Promoted Content on Youtube: What Changes Could Mean for Small Business Owners

by / Monday, 14 July 2014 / Published in Technology For Business

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Reuters has reported on YouTube’s new round of talks with Hollywood and Indy content creators in an effort to attract them to create premium content on the site. A rise in premium content would allow for YouTube to charge higher rates for advertising, which is an important source of revenues for the website. However according to the article, there may or may not be action taken by YouTube as a result of these meetings. Still, for small business owners, any change to YouTube could necessitate some strategic maneuvering in order to gain or preserve exposure for their own channels.

A higher level of polish on Youtube content would mean small businesses would have to find ways to compete. In order to win views for their own content, small business owners might be forced to think of ways to keep their content in front of their target audiences in the face of competition from more professionally produced, sponsored video. Creating video that is embedded on a landing page within the business’ website is a strong move for getting it viewed, as well as because of the SEO benefits video can bring to a webpage. Adding business produced videos to a playlist is another way to encourage more views, as is encouraging viewers who like content to subscribe to the business’ channel.

Specialization is a common SMB technique for facing corporate competition. This technique can also be successfully applied to content creation. Business owners can add a unique level of insight to the content that the create, as well as try out more experimental styles of creating content in an effort to differentiate themselves from professionally produced corporate content. Views alone do not measure the effectiveness of small business video, and while they are important, a small amount of views with a high level of engagement and resulting conversions is much more valuable than something with a high number of views from people outside of the customer demographic.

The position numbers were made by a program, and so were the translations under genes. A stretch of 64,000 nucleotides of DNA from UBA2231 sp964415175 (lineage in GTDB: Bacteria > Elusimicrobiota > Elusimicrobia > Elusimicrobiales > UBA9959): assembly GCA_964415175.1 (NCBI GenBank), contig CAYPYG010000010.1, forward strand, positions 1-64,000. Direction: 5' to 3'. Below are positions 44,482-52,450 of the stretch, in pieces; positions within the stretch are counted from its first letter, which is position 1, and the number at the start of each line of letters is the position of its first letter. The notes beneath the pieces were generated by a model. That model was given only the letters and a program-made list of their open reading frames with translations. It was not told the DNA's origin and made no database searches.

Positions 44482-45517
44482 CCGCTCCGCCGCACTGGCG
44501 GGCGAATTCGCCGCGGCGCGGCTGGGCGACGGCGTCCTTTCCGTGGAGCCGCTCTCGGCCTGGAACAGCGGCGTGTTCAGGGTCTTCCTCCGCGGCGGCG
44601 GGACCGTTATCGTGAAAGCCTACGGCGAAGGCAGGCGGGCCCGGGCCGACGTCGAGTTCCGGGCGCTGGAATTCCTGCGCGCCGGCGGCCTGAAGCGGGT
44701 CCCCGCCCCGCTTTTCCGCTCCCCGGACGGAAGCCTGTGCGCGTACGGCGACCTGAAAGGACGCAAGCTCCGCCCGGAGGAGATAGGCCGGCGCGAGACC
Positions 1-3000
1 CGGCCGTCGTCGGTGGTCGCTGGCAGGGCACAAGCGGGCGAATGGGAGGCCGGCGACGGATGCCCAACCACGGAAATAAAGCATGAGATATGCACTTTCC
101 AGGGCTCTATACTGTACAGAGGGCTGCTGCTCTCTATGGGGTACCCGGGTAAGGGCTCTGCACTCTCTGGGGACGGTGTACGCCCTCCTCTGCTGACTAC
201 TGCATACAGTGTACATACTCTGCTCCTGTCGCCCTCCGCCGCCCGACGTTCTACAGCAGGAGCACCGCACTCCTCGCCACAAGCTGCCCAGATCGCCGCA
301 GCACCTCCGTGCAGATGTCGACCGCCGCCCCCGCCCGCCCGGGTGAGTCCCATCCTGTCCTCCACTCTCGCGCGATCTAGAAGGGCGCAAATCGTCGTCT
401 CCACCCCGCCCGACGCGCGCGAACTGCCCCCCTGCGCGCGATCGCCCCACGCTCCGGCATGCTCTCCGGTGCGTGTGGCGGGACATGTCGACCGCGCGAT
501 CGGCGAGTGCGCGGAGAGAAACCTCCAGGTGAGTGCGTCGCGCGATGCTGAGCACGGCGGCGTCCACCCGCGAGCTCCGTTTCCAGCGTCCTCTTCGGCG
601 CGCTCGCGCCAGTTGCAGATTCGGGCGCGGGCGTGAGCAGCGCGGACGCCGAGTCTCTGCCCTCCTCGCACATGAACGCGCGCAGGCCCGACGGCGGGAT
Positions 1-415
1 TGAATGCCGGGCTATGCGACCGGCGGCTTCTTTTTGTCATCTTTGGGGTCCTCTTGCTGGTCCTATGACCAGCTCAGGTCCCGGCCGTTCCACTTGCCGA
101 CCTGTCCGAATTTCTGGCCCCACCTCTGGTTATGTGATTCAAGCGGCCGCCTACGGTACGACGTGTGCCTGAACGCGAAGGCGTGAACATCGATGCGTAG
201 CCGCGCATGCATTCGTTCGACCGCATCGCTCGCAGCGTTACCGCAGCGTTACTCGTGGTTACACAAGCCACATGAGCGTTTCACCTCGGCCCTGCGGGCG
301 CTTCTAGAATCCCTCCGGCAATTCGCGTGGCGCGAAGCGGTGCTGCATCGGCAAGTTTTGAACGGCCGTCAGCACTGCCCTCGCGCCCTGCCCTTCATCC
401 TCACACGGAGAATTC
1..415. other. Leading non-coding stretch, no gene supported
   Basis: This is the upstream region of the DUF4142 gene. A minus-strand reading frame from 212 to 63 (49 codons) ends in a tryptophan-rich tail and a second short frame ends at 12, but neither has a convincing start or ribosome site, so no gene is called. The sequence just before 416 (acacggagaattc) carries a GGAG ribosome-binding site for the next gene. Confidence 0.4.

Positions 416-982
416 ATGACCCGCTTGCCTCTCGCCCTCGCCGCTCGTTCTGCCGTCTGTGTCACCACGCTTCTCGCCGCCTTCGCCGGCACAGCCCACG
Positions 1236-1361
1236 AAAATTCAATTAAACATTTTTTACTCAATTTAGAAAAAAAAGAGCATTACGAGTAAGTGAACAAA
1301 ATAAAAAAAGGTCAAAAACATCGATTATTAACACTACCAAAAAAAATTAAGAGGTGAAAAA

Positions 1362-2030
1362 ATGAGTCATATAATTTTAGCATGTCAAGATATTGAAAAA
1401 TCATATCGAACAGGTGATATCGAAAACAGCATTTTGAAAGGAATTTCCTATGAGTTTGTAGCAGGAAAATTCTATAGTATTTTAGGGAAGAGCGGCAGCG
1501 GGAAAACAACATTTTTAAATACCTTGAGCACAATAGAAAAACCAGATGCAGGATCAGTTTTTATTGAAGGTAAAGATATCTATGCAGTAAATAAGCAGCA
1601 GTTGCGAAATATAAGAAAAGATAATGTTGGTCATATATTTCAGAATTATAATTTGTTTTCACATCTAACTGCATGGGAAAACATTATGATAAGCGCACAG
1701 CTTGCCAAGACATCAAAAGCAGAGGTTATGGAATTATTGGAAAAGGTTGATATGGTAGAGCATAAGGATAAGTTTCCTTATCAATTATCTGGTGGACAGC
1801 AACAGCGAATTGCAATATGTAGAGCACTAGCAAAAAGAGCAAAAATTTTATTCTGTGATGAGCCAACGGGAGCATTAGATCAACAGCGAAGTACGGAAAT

Building a following through video is not exclusive to YouTube. Should YouTube become increasingly dominated by premium content, that still leaves business owners with many other options that they are able to explore, such as Vine an Instagram, which both offer the ability to share short videos via mobile. These short videos offer a surprising scope for creativity, while at the same time not taking a long time to shoot or edit, which for small businesses is a promising combination. Leaving YouTube behind is too drastic at this point, and even should premium content become more prevalent, it could turn out to be a positive thing for businesses that have established channels already through drawing more traffic to the site. It remains to be seen whether or not YouTube does act on these preliminary meetings, but business owners should at least be aware of the potential for YouTube to make moves towards attracting higher profile content and advertisers.

Photo Credit to jonsson on Flickr

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